Feb 19, 2021Latest news

Tungsten jigs. Part 1

Tungsten jigs are considered elite tackle. Tungsten jigs are quite expensive, they are invariably used in sports competitions, and they are indispensable for deep-sea fishing. However, at the same time, anglers with experience are well aware that tungsten is different, and not everything that is sold under the guise of tungsten is such. Before you go shopping for an expensive tungsten jig, you should understand the technological methods and the tricks that are used in the manufacture of jigs from this hard and refractory material. When fishing with a thin tackle, the size of the jig is of decisive importance – the smaller the better. In this case, another parameter comes into conflict – the weight of the tackle. The mass of a small jig should not be too small, otherwise it will adversely affect its play.

The increased weight with small sizes is also very important when fishing at considerable depths, when the resistance of the water column and line is strongly affected. For this reason, for the manufacture of jigs, metals are used, the specific gravity of which is higher than that of traditional lead. The heaviest metals are osmium (density 22.6 g / cm ‘), platinum (21.4 g / cm), tungsten (19.3 g / cm), gold (19.3 g / cm). Metals with a lower specific gravity are lead (11.3 g / cm), silver (10.5 g / cm), molybdenum (10.2 g / cm), and tin (7.3 g / cm).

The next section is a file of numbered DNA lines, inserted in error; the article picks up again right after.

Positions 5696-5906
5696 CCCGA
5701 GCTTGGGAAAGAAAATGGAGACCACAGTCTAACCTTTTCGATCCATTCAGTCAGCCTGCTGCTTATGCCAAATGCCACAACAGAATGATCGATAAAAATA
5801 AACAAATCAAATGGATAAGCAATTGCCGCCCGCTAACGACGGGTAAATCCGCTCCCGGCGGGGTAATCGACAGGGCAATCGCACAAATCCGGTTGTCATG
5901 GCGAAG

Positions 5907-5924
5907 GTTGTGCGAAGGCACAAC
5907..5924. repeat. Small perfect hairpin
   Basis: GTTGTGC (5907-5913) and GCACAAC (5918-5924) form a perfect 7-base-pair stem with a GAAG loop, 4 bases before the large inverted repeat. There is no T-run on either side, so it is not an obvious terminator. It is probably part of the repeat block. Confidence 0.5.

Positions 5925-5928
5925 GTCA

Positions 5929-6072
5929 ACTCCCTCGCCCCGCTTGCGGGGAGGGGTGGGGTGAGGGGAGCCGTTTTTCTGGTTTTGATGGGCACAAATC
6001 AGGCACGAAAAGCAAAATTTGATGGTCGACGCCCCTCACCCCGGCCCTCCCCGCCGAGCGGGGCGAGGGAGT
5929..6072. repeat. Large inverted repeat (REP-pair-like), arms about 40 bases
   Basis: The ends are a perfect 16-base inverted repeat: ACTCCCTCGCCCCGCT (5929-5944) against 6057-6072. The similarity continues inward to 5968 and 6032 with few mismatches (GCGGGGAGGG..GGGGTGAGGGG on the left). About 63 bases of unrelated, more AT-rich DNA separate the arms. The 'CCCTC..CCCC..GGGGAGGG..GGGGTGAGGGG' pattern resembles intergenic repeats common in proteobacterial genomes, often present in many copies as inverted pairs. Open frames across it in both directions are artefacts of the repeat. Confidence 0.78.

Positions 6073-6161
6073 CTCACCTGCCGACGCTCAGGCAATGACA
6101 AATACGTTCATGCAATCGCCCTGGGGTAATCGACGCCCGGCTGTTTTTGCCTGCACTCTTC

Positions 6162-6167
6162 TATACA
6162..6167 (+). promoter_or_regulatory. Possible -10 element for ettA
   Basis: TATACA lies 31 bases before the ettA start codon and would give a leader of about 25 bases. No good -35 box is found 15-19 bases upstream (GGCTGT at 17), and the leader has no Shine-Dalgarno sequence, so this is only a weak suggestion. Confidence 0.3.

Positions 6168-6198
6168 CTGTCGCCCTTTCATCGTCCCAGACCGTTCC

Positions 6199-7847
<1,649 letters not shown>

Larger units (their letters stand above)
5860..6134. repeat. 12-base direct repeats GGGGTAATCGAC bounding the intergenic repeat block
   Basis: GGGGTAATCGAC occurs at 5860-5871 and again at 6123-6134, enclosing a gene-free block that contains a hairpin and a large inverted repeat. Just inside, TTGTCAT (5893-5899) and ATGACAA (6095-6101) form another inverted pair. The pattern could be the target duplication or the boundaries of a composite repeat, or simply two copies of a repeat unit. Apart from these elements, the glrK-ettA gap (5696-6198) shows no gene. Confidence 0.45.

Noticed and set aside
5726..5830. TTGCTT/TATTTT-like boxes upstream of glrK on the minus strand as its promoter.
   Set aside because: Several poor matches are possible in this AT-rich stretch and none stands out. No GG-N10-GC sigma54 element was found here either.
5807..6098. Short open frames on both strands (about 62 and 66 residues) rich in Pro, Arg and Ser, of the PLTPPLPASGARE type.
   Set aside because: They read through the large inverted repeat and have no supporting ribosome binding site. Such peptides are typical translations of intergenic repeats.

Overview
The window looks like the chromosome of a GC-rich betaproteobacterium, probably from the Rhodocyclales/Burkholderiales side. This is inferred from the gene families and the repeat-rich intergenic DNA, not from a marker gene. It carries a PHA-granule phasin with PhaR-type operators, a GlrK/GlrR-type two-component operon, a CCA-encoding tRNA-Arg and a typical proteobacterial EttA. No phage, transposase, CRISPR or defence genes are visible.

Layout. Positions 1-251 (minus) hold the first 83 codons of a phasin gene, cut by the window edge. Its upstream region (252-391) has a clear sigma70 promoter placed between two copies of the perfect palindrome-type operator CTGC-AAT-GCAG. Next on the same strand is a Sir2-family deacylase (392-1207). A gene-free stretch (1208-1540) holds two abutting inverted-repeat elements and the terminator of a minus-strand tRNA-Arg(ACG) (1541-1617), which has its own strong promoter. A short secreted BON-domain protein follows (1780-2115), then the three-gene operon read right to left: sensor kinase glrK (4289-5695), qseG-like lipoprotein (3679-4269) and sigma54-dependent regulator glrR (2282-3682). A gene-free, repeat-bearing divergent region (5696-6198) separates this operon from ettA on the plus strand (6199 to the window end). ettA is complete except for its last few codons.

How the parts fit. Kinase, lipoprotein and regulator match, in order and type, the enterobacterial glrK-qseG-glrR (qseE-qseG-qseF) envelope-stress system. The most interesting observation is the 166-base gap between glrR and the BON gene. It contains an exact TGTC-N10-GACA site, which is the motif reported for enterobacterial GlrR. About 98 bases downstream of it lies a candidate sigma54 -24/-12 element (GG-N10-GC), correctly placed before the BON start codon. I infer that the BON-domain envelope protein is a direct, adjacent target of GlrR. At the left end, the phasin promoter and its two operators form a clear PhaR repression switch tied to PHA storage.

In order for the tackle to be balanced, it is desirable to have a larger weight jig with a smaller size, that is, use a material with a high specific gravity. For these purposes, the heaviest metals are ideally suited, which at the same time are easily processed and soldered, and this is primarily gold, platinum, osmium, iridium. The only drawback here is that the loss of a jig made of a noble and very expensive metal will cause significant financial damage to its former owner. Although still occasionally sports anglers and fishing fans make gold and platinum jigs. For obvious reasons, less expensive materials are used to make jigs. For two decades, tungsten has been the most common material for weighted jigs. This material is relatively inexpensive, but it is difficult to process it, in its pure form it practically does not tin. And in terms of refractoriness, tungsten is generally the record holder – its melting point is 3416.